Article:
Search warrants are issued subject to conditions, which usually include the following:
- the police may only seize items that are referred to in the warrant (but police may seize items in plain view if they believe they have another power to seize the items – such as if they find drugs while searching for a stolen item)
- a search warrant is valid for 14 days from the date on which it is issued
- a search warrant may be executed at any time of day or night that is reasonable in the circumstances, whether the occupier of the premises is present or not
- the police officer executing the warrant must have the warrant in their possession and must show the warrant if requested to by the occupier.
A search warrant does not authorise the police to search people found on the premises, unless while on the premises the police form a reasonable belief that a person on the premises is committing an offence that provides for a legal power of search.
A search conducted must still be done in a reasonable manner.
Note: A search warrant may not necessarily relate to a search for property, but may also include a search for people – for example, a warrant to arrest a person, or a place of safety warrant issued under the Oranga Tamariki Act 1989.
Can the police use force when they’re searching?
When police enter and search your home, whether under a court warrant or not, they have to act reasonably. Depending on the situation, this could sometimes include using force. If they’re searching with a warrant, the warrant should say specifically whether the police are allowed to use force.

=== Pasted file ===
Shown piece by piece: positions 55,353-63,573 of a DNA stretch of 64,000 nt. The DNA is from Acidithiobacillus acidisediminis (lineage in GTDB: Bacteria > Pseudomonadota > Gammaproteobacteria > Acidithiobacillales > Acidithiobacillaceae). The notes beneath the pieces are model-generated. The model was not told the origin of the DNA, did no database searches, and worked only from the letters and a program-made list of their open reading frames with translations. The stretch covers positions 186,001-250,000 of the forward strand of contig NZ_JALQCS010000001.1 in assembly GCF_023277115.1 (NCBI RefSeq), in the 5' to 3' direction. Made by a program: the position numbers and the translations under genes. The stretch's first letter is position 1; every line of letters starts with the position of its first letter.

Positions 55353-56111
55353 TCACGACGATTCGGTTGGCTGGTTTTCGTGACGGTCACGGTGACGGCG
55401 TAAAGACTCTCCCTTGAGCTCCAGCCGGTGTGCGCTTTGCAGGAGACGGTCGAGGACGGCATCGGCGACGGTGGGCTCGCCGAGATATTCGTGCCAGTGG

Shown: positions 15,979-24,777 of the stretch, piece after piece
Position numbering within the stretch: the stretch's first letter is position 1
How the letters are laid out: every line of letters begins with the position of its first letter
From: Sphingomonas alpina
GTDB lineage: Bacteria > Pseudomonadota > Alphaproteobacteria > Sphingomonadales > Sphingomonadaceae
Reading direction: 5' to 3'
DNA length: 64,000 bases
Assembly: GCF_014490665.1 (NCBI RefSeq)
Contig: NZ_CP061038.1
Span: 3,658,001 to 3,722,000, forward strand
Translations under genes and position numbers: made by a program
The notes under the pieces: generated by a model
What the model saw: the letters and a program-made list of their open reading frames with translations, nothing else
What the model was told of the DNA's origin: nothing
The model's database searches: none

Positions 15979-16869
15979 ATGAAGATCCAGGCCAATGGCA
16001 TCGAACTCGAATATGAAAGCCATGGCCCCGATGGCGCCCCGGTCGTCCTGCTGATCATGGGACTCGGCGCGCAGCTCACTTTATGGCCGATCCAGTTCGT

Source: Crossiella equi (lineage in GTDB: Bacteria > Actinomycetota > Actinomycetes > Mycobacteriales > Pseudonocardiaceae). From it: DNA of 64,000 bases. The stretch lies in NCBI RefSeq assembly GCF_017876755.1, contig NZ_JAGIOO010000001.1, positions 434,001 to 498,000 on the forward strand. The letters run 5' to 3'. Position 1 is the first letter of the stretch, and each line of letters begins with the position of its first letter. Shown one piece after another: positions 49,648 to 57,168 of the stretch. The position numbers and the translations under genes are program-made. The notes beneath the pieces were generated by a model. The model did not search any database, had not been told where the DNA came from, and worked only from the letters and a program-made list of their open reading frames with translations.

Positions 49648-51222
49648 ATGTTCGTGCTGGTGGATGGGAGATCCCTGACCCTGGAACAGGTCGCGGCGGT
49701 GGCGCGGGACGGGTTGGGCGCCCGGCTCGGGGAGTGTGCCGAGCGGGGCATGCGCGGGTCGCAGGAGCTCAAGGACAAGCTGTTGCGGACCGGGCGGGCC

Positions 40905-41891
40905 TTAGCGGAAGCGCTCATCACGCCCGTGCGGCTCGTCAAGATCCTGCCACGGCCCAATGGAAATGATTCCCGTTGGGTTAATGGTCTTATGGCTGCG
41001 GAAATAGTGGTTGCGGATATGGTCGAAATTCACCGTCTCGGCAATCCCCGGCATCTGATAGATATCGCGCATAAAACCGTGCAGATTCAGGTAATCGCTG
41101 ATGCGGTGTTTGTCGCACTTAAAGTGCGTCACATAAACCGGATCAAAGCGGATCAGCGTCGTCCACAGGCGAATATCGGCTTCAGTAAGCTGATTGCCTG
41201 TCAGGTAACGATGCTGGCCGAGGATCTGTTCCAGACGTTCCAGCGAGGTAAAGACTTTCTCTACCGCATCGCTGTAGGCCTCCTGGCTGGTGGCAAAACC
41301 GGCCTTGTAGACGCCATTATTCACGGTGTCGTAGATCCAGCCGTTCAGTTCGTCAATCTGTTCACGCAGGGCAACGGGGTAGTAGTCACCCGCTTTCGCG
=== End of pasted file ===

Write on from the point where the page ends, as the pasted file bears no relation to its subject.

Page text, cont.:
If the police act unreasonably in carrying out their search – for example by using excessive force against you or by breaking your things – this could affect whether they’re allowed to use any evidence they got from the search if they bring charges against you in court. You may also be able to get a court to order them to pay you compensation.
Search of property without warrant under statutory power
The police have the power to search buildings, vehicles and other property without a warrant in certain situations. The police can also request people to help them enter or search a place that has particular cultural or spiritual significance.
Here are three of the most common situations:
- Drugs – The police can enter and search a place or vehicle if they have reasonable grounds to believe that it contains certain illegal drugs, and a drug offence is taking place or about to take place, and it’s not practicable to get a warrant.
- Weapons – The police can enter and search any place or vehicle, if they have reason to suspect that there are firearms, ammunition, explosives or restricted weapons that are there in violation of the Arms Act or that were used in a serious crime.
- Vehicles – The police have various “stop and search” powers that authorise them to search vehicles. For example, they can search any vehicle not on private land if they’ve got reasonable grounds to believe it contains evidence of a serious crime (one punishable by a prison term of 14 years or more, like aggravated robbery). Specific conditions are set down for the exercise of these powers.
Can the police enter a marae?
Marae are included in the definition of “private premises” under the Search and Surveillance Act. This means the police can enter and search a marae the same way they can a person’s house (either with or without a warrant depending on the circumstances).